- Some upscale cars use them when turning right or left to light up the kerbs and driveways when the indicators are used. I would like to make this into a solid state circuit that is smaller and easier to fit.
- I would like to have a circuit drawn up as a hobby project so anybody could use it.
- The lights I used in the older car I had were just dichroic 12v 60w household down lights with 60deg angle, I would love to use high powered LED lights instead.
- I could send you a hand drawn copy of the circuit if you are interested as used but not sure of values for diodes and resistors.
- I have other project ideas as well if you are interested.
- Could you help with the design.
Designing a Multipurpose Power DRL Circuit for your Car
Referring to the request above, the idea could be summarized in the following manner:
1) two powerful LED lights to be used on the left/right sides of the car, which can be used as DRLs, park lights as well as head lights.
2) These lights needs to be controlled through separate switches as fog light, park light, and DRL lights.
3) The DRL light circuit should include the feature which ensures that when a side indicator is ON (flashing), the opposite DRL LED should be switched ON, but the DRL on the flashing indicator side should be switched OFF, however once the turn light is OFF the DRLs must return to their normal condition. The above feature needs to be implemented regardless of whether the DRLs are originally switched ON or not.
4) The unit needs to be solid-state in nature, and should avoid mechanical operators such as relays.
The image above shows the intended solid state version of a high power DRL circuit with the recommended features, the details may be understood with the help of the following points:
1) two exactly identical stages can be seen on the left and the right sides, which form the respective DRL stages, along with a couple of delay timer stages for the specified switching actions through the turn signal feeds.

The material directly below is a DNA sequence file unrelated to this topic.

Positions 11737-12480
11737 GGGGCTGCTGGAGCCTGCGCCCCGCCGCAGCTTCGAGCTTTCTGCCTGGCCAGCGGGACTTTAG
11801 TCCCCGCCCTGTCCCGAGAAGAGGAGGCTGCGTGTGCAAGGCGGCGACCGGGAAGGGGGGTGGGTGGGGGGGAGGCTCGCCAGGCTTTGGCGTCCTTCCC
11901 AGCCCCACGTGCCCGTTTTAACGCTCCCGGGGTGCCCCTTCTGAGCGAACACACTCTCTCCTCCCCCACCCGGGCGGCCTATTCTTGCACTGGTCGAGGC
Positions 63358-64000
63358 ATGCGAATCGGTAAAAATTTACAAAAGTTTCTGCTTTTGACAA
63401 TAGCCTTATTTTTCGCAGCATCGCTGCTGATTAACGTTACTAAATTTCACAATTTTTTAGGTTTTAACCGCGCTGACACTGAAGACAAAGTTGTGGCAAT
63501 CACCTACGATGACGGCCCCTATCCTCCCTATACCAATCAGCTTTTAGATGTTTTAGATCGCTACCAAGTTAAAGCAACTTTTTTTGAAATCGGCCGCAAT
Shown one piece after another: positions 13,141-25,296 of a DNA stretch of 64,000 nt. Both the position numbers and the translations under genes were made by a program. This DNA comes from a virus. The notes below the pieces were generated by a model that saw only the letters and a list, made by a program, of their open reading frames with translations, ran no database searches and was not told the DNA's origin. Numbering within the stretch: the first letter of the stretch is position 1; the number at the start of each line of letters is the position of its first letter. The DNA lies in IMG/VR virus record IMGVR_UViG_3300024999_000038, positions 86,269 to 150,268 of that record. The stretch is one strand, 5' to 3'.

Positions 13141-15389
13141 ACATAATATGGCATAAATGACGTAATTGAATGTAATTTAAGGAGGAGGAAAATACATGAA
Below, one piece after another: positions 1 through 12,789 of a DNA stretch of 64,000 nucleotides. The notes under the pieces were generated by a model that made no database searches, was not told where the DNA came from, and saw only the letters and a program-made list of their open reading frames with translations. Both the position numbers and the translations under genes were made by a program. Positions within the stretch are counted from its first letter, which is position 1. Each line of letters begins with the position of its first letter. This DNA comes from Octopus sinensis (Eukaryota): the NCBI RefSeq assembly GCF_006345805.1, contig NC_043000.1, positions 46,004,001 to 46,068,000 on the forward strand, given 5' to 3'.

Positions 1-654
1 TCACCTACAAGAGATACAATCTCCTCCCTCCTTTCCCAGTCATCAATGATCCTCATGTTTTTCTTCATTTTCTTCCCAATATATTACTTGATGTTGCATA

2) the 2N2907 and the associated TIP127 transistors form a simple current controlled LED driver stage for controlling the high power LED DRLs safely.
3) The other TIP127 transistor along with the BC547 forms a delay OFF timer stage intended for converting the flashing feed from the turn signal lights into a relatively constant DC.
4) The TIP127 delay OFF timers on L/R sections are configured in a such manner that it switches OFF it switches ON the opposite DRL while keeping its relevant side DRL ON.....
For example suppose while the left side indicator is active, the right DRL is forced to switch ON regardless of whether it's originally switched ON or not, and at the same time it forces the DRL at its own side to switch OFF regardless whether it's originally switched ON or not.
Exactly similar conditions are implemented for the right side indicator switching also.
The switches shown at the extreme sides allow the user to switch the DRLs ON or OFF together or individually at will.
The two LEDs confirm the powering of the DRLs and vice versa.